Handicap 5 years after Stroke in the North East Melbourne Stroke Incidence Study
Gall, SL and Dewey, HM and Sturm, JW and Macdonell, RAL and Thrift, AG, Handicap 5 years after Stroke in the North East Melbourne Stroke Incidence Study, Cerebrovascular Diseases, 27, (2) pp. 123-130. ISSN 1015-9770 (2009) [Refereed Article]
Background: Handicap is rarely comprehensively examined after stroke. We examined handicap among 5-year stroke survivors from an ‘ideal’ stroke incidence study.
Methods: Survivors were assessed with the London Handicap Scale (LHS, score range: 0 [greatest handicap] to 100 [least handicap]). Multivariable regression was used to examine demographic, risk factor and stroke-related factors associated with handicap.
Results: 351 of 441 (80%) survivors were assessed. Those assessed were more often Australian born than those not assessed (p<0.05). The mean LHS score was 73 (SD 21). The greatest handicap was present for physical independence and occupation/leisure items. Handicap was associated with older age, manual occupations, smoking, initial stroke severity, recurrent stroke and mood disorders.
Conclusion: Reducing recurrent stroke, through better risk factor management, is likely to reduce handicap. The association between handicap and mood disorders, which are potentially modifiable, warrants further investigation.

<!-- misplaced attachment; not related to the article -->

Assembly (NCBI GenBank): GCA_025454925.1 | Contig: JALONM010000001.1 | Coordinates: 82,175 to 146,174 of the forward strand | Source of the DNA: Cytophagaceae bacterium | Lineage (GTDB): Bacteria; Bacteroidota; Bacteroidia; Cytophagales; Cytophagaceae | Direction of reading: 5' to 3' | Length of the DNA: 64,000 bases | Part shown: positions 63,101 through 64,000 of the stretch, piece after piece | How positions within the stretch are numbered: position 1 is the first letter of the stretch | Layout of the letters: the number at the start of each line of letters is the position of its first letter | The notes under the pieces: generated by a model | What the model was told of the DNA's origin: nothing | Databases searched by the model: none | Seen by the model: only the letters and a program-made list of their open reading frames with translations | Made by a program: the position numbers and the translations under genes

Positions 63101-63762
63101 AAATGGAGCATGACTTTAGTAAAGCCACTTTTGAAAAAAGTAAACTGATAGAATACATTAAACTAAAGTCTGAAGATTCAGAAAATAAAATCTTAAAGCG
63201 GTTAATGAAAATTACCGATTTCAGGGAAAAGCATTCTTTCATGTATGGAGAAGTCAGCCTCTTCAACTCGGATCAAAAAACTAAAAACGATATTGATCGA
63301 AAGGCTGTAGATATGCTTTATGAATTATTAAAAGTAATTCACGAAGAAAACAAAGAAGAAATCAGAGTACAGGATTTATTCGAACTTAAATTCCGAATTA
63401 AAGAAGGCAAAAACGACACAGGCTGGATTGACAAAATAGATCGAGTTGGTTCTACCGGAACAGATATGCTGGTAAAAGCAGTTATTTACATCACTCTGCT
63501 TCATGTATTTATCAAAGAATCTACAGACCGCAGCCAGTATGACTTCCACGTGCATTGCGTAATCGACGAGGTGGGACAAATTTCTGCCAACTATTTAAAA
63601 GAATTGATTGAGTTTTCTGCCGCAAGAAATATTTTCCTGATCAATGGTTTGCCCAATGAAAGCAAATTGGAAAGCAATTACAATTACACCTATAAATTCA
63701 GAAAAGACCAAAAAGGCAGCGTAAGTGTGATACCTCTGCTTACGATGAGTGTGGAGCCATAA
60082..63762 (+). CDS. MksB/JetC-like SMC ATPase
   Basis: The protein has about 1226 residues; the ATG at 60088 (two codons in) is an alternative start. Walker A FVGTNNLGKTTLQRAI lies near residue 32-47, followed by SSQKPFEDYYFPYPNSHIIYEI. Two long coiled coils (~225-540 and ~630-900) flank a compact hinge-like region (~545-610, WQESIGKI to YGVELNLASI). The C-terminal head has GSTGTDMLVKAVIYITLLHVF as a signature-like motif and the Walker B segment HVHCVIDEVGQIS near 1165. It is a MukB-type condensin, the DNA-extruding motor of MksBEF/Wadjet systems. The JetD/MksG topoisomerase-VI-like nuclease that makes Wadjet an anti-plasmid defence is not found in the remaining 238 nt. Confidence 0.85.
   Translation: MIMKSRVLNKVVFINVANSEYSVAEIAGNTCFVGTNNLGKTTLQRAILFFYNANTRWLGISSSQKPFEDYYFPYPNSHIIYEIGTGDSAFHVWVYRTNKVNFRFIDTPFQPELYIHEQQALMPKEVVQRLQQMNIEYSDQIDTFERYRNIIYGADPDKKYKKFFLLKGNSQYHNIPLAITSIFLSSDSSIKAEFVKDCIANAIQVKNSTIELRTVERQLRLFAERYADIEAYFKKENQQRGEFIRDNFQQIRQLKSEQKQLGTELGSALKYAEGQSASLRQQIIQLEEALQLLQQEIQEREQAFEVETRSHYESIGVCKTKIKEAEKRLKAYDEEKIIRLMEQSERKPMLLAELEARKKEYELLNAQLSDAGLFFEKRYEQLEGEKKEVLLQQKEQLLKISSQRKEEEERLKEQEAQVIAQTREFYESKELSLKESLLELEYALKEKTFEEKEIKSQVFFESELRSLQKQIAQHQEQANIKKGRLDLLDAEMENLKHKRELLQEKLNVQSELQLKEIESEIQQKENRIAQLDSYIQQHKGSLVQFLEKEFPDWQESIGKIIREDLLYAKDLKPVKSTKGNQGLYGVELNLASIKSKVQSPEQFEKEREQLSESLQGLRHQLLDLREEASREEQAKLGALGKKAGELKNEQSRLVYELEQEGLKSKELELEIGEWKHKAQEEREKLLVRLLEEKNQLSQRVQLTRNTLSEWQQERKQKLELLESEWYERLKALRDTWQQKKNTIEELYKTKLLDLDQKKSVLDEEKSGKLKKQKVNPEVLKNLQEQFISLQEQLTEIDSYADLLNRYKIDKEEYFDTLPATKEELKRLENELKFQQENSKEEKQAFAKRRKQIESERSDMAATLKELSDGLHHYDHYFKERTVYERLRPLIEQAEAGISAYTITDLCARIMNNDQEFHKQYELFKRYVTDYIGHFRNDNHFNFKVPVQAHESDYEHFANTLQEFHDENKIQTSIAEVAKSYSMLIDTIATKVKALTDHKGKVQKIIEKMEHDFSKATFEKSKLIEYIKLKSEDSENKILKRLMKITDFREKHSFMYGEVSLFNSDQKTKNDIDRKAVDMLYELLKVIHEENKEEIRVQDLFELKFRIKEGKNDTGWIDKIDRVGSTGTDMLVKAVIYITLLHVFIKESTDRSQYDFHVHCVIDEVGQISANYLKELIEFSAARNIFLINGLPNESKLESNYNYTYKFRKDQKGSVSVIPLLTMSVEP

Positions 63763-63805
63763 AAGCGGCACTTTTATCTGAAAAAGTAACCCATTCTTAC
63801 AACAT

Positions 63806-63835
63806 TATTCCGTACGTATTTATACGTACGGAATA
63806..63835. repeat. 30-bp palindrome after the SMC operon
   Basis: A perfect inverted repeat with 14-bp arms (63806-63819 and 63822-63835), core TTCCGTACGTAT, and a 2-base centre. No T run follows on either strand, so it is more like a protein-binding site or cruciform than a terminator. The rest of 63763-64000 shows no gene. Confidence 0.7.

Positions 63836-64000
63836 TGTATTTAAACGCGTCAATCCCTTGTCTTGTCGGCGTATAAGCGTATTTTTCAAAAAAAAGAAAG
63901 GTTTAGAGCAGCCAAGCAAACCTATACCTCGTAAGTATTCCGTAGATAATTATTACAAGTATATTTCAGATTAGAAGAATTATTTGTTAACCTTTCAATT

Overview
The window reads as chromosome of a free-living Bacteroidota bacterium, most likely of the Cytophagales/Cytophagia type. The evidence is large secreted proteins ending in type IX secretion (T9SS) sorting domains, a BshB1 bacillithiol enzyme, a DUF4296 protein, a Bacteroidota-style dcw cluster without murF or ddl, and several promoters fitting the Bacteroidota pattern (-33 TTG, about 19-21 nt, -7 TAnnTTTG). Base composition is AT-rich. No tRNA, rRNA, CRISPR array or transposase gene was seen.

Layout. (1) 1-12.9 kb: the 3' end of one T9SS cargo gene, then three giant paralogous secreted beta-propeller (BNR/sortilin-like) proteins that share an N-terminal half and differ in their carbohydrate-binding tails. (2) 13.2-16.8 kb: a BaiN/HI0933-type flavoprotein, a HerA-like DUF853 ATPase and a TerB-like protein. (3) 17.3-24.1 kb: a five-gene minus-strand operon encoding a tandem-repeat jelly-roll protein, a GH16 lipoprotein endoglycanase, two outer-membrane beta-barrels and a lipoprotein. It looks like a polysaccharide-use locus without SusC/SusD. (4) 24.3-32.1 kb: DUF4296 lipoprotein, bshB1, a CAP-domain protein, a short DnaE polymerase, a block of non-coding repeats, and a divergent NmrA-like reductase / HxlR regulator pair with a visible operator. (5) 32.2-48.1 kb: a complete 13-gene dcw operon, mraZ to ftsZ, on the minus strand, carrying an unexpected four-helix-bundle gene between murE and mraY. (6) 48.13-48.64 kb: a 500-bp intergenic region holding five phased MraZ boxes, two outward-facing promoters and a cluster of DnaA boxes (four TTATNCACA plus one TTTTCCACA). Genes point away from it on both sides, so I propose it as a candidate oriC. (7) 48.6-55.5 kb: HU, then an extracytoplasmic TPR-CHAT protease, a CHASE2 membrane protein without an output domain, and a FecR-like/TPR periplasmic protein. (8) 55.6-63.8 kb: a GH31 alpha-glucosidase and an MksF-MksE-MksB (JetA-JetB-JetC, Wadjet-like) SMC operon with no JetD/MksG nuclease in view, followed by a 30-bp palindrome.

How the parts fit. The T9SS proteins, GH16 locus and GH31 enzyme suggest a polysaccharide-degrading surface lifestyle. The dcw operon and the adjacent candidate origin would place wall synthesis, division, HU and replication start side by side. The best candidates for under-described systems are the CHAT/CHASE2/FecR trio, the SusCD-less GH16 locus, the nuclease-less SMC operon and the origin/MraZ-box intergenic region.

Handicap, more recently known as ‘participation restriction’, refers to an individual’s ability to participate in everyday life situations. The London Handicap Scale (LHS) is one of few instruments designed to assess handicap according to the World Health Organization (WHO) definition  and has been validated for use in stroke patients. The LHS was developed using the superseded WHO definition of handicap; however, others have demonstrated that it accurately measures the new WHO definition of participation restriction. Studies of handicap in which investigators have used measures somewhat consistent with the WHO definition are limited.[3-10] Of these studies, only two incorporated a measure of handicap beyond 2 years post stroke,[9, 10] and only one comprised an unselected population of stroke survivors. We aimed to (1) establish the pattern and level of handicap at 5 years post stroke; and (2) identify factors that are associated with handicap in 5-year stroke survivors.